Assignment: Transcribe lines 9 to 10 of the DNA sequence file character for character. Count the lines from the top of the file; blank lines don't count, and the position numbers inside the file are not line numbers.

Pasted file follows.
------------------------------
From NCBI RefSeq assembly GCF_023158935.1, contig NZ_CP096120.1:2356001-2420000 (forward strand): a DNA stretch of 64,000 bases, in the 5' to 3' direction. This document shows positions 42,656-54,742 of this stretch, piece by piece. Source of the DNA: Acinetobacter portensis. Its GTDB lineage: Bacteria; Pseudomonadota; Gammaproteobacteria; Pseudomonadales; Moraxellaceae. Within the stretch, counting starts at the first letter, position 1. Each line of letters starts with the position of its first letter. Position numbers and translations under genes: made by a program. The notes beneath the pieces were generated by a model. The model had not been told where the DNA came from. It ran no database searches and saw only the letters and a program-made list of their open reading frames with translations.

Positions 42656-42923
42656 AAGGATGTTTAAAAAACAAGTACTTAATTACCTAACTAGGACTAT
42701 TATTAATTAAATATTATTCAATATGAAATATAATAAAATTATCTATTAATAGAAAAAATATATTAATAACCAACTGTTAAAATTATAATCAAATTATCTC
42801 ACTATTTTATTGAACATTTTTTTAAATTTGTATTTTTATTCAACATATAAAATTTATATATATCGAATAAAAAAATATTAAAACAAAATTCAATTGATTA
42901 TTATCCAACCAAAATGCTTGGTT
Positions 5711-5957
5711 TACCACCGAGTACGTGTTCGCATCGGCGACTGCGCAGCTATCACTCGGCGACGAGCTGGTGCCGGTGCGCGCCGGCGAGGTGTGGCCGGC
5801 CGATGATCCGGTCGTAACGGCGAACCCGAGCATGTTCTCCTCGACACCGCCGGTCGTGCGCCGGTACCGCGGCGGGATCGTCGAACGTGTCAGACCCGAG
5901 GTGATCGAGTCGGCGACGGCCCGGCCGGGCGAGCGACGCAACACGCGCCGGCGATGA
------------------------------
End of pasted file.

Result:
5801 CGATGATCCGGTCGTAACGGCGAACCCGAGCATGTTCTCCTCGACACCGCCGGTCGTGCGCCGGTACCGCGGCGGGATCGTCGAACGTGTCAGACCCGAG
5901 GTGATCGAGTCGGCGACGGCCCGGCCGGGCGAGCGACGCAACACGCGCCGGCGATGA